Book Review: New Zapata, Teri Hall (2013)

July 15th, 2013 11:57 am by Kelly Garbato

A Timely Dystopia

four out of five stars

Trigger warning for rape.

Nineteen-year-old Rebecca Johnson – Becca for short – is a young woman who suddenly and unhappily finds herself pregnant – again. Though she loves her young son Luke, his birth almost killed her. Did kill her, in fact: her heart stopped beating for several minutes before doctors were able to revive her. Despite the doctors’ grave warnings that a second pregnancy would most likely kill her, Becca’s husband Chad continues to insist upon sex as his husbandly right. Though she tries to satisfy him in other ways, he rapes and impregnates her. The embryo growing inside her could very well claim her life or leave her permanently disabled, like her own mother Dee, who has spent all nineteen of Becca’s years in a persistent vegetative state. An abortion is her only chance at survival. Trouble is, Becca lives in the Republic of Texas circa 2052.

Shortly before Becca was born, Texas seceded from the United States and installed its own repressive theocracy. The first order of business: assume control of the means of reproduction – namely, women and their bodies. Naturally, abortion is prohibited, although – after an initial backlash – the powers that be begrudgingly allowed exceptions in cases of rape, incest, or to save the life of the (would-be) mother. These exemptions are rarely granted, and require a vote by an (all-male) council and, if the woman is married, the husband’s written permission. To make matters worse, nearly all forms of contraception are outlawed, the sole exception being vasectomies, which also require a health exemption. (Chad would qualify due to his wife’s condition, but he refuses Becca’s requests to have the procedure performed.) As a result of this mandatory fertility, the population of the R of T is growing at an alarming rate, while public assistance to families is need is dropping steadily. “Pro-life” at its finest!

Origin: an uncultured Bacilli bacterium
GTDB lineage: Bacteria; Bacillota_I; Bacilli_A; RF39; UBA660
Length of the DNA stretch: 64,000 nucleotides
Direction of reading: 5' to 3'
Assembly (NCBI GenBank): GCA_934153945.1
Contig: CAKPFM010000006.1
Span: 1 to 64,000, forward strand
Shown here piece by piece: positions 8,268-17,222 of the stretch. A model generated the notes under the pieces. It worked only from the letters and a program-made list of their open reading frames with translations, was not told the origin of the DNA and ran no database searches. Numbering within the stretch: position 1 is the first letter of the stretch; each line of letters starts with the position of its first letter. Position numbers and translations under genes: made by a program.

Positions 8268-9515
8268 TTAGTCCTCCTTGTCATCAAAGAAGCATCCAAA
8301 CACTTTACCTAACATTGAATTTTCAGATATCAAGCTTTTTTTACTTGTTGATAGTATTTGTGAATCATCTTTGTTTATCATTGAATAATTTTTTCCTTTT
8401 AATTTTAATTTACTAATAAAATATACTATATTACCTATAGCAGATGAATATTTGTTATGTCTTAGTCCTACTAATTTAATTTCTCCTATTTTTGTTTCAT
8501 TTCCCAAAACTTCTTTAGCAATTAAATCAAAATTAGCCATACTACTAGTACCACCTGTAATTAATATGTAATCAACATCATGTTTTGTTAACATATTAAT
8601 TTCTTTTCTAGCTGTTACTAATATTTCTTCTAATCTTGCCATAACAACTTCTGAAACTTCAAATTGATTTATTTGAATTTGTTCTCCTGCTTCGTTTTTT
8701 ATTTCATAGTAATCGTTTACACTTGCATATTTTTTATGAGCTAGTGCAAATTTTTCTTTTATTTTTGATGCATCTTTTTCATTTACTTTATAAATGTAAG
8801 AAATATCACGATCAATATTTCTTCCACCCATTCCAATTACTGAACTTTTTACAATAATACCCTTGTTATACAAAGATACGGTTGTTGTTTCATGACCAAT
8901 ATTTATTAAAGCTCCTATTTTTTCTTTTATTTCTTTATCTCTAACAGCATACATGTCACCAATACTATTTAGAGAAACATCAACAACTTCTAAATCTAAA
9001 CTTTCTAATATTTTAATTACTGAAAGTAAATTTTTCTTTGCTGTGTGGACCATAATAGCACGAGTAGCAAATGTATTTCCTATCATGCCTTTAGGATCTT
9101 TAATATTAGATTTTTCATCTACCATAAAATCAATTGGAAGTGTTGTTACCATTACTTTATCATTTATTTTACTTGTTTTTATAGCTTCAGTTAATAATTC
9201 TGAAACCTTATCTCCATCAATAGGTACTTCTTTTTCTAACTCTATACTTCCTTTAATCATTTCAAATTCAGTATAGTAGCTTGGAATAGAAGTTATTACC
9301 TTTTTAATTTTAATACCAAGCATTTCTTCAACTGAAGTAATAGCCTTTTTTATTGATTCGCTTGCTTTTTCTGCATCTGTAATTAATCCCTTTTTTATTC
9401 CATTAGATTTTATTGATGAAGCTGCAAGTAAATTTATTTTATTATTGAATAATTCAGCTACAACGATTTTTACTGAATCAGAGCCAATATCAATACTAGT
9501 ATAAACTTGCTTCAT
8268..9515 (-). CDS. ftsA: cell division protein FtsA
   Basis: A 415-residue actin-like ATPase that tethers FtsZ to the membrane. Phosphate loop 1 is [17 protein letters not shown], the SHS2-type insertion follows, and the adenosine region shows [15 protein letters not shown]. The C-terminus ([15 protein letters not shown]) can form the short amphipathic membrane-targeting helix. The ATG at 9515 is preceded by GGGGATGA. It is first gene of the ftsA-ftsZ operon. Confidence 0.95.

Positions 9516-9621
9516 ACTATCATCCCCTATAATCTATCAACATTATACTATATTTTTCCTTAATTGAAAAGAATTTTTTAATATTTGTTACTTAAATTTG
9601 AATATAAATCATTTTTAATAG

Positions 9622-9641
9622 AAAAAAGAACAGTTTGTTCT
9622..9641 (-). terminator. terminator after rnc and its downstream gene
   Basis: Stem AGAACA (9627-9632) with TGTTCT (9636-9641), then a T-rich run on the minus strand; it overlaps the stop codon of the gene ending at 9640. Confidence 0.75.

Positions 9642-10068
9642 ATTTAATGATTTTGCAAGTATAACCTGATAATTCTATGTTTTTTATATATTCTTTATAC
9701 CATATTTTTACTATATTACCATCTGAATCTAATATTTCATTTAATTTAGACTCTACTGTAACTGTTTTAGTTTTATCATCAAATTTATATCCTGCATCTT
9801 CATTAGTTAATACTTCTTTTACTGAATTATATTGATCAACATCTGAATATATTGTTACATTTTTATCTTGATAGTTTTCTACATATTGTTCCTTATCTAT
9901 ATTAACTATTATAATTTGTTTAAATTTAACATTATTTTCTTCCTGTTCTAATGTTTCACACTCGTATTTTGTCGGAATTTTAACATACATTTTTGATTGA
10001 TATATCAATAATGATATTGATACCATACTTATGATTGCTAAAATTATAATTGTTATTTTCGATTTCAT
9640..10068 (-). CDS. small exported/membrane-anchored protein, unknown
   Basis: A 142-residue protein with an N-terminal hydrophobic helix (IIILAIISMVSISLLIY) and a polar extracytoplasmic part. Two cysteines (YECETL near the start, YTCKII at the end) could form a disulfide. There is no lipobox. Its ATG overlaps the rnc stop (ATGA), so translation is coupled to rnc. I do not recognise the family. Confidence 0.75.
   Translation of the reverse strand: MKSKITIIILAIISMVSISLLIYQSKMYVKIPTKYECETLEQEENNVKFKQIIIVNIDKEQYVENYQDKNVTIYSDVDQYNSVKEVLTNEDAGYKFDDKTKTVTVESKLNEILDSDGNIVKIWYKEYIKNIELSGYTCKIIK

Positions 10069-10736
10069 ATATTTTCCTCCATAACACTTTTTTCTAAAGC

Divorce is outlawed, though in larger, more “liberal” cities, aggrieved couples sometimes opt to live separately. (Becca lives in the border town of New Zapata, which is not so progressive.) While public schooling is available, children are fed a steady stream of propaganda, faith-based misinformation, and outright lies. Any books that counter the government’s official platform – like the seemingly innocuous Gray’s Anatomy – are banned, and their possession could land you a stiff jail sentence. Girls rarely receive more than a tenth-grade education because they’re expected to become mothers, usually at a young age – and mothers aren’t allowed to hold paying jobs. Pregnant women are made to leave their jobs in the third month of pregnancy, so as not to harm the “baby.” The government knows exactly when life begins, right down to individual cases: beginning at adolescence and continuing through menopause, girls and women must submit to monthly pregnancy tests (and boys, DNA screening). The country’s borders are sealed, with no one allowed out or in, so that those in need of employment or who don’t agree with the country’s policies don’t have the option of leaving in search of a better life elsewhere. The R of T is a virtual prison, with its residents held captive to the hatred and religious zealotry of its founding fathers.

Given these obstacles, it’s unlikely that Becca will receive the health care she so desperately needs. The R of T – including many of its citizens – would rather see her dead than let her swallow a pill which would expel unwanted tissue from her uterus.

Enter Aunt Cathy and the Bunco ladies. Born in the days when Roe v. Wade was still the law of the land, Cathy, Mavis, Regina, and the crew still harbor the “old-fashioned” belief that what happens in a woman’s body is her own business, and no one else’s. With the help of some illicit materials undoubtedly smuggled in from the U.S. or Mexico, Becca receives a crash course in women’s health. The women teach her what’s happening in her body so that she can decide for herself whether she wants to pursue a health exemption to terminate the pregnancy – a task that’s easier said than done (and just talking about abortions – even life-saving ones – isn’t all that easy, given how taboo the subject is).

New Zapata is a gripping, stomach-churning dystopia in the tradition of Margaret Atwood. (Think The Handmaid’s Tale meets Jacqueline Carey’s Santa Olivia – it’s got the religious misogyny of the former and the isolated Texas setting of the latter.) The characters, dialogue, and plot feel real and authentic and, while the situation with Becca’s pregnancy is resolved in a somewhat anti-climactic fashion, it rings true just the same.